By now, most "Catcher in the Rye" fans know the big news from the recent bio of J. D. Salinger: This reclusive author, who published nothing after 1965, continued writing daily till his death in 2010; several of the resulting works are slated for release starting in 2015.
Yet there are many other eye-openers for "Catcher" buffs in this flawed but fascinating volume from Shane Salerno and David Shields.
Released Sept. 3 and tied to a concurrent documentary film, "Salinger" reveals a man so impossible to like or admire that devotees will never read their beloved book in quite the same way.
Most troubling is Salinger's penchant for preying on girls; time and again the author would initiate contact with someone like fresh-faced author Joyce Maynard (18 at the time; Salinger was 53) - and then, after relationships of varying length, he'd toss them aside, banning them from his presence with astonishing speed, permanence and thoroughness.
All this casts an unpleasant shadow over the otherwise glowing relationship between "Catcher" protagonist Holden Caulfield and his young sister Phoebe - just about the only person he likes.
Indeed, "Salinger" answers the long-standing question of how thoroughly the author endorsed Holden, whose habits include swearing, underachieving, hating everything and repeatedly indulging in various behaviors for which he excoriates everybody else.
Though "Catcher" often seems to indict Holden, to offer him up as a warning rather than a role model, Salerno and Shields show that Salinger identified closely with his antihero - even to the point of weeping and then pulling the manuscript when one publisher concluded the young man was crazy.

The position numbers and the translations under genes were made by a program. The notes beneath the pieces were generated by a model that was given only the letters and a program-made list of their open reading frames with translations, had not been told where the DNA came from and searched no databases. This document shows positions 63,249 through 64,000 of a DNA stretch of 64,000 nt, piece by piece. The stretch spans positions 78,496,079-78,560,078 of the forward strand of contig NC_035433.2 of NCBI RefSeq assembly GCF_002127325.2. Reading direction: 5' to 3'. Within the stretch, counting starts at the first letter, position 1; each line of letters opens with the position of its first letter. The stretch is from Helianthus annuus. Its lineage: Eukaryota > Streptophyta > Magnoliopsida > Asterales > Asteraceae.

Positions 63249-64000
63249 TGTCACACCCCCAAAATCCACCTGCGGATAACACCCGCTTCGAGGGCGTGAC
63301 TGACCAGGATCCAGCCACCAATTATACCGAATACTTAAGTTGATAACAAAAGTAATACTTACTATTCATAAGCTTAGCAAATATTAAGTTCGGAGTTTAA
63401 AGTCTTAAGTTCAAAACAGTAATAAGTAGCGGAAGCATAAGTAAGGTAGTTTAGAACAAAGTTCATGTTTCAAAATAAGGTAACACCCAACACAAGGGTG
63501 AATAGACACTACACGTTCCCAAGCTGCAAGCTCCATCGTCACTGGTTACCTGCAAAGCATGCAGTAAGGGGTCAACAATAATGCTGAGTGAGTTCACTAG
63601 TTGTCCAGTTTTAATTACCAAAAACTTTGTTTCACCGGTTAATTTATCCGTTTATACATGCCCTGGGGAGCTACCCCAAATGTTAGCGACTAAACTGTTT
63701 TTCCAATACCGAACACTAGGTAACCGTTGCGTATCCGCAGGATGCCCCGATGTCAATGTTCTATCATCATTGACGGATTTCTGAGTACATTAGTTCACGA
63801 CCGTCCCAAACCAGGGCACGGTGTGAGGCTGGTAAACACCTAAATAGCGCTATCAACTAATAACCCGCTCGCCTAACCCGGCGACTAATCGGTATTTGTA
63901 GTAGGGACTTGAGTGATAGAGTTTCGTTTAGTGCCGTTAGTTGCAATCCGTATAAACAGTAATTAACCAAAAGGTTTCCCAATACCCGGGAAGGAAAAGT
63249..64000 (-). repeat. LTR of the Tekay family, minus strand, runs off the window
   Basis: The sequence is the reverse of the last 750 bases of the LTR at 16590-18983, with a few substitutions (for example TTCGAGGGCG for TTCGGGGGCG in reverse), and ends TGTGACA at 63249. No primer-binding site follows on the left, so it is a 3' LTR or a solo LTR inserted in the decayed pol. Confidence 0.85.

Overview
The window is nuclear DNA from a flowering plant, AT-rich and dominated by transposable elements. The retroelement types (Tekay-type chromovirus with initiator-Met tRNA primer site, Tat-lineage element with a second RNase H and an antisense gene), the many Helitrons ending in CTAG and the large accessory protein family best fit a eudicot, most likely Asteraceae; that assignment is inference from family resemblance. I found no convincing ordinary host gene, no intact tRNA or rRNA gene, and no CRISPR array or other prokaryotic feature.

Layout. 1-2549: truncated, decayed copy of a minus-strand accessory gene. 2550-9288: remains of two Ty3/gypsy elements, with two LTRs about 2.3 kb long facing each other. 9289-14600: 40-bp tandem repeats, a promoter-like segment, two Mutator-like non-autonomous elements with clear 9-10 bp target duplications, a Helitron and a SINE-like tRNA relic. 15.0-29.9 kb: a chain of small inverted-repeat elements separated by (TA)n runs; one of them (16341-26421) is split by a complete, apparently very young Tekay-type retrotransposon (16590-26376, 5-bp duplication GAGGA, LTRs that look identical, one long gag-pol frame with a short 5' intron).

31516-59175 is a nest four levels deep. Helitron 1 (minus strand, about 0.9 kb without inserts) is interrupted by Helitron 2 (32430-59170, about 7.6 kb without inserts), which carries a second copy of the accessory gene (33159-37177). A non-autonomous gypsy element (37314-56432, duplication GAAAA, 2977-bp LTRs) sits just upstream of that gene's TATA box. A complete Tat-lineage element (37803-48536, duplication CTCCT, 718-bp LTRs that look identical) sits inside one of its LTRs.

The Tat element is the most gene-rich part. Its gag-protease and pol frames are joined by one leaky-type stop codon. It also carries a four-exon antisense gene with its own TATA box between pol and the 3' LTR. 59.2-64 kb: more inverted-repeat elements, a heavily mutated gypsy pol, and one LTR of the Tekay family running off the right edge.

Similarly, Holden's unhealthy fantasies about withdrawal clearly mirror the hermit-like lifestyle Salinger adopted after "Catcher" took off.
Not only did he hole up in rural New Hampshire, refusing nearly all interviews, but he likewise sequestered himself from his family for huge chunks of time, pounding away at his typewriter in a self-styled "bunker" from which even loved ones were strictly banned.
"Salinger" asks whether anyone has the right to so seclude himself - though it does at least give the writer credit for avoiding the pitfalls of fame that seem endemic to our celebrity-crazed culture.
On the downside, the book consists almost entirely of verbatim interviews - hundreds and hundreds of blocked-off quotes, some a mere sentence or two; this produces a disjointed feel and results in considerable repetition among the various accounts.
The authors could, like most biographers, have synthesized all this into something smoother and more organic - especially since they do occasionally take over entirely, styling themselves as just two more interviewees for multi-page passages.
Loaded with names, facts and captivating info - including a masterful chapter on the various murders tied to "Catcher" - the book also badly needs an index.
Nonetheless, "Salinger" is hard to put down, and the biographers have managed interviews with many elusive figures in the authors life - particularly Jean Miller, who fell for him at age 14 and never talked about it publicly until now.
Salerno and Shields have performed a vital service for Salinger's legacy; and if they leave "Catcher" fans skeptical about their favorite novel - well, that may be the most vital service of all.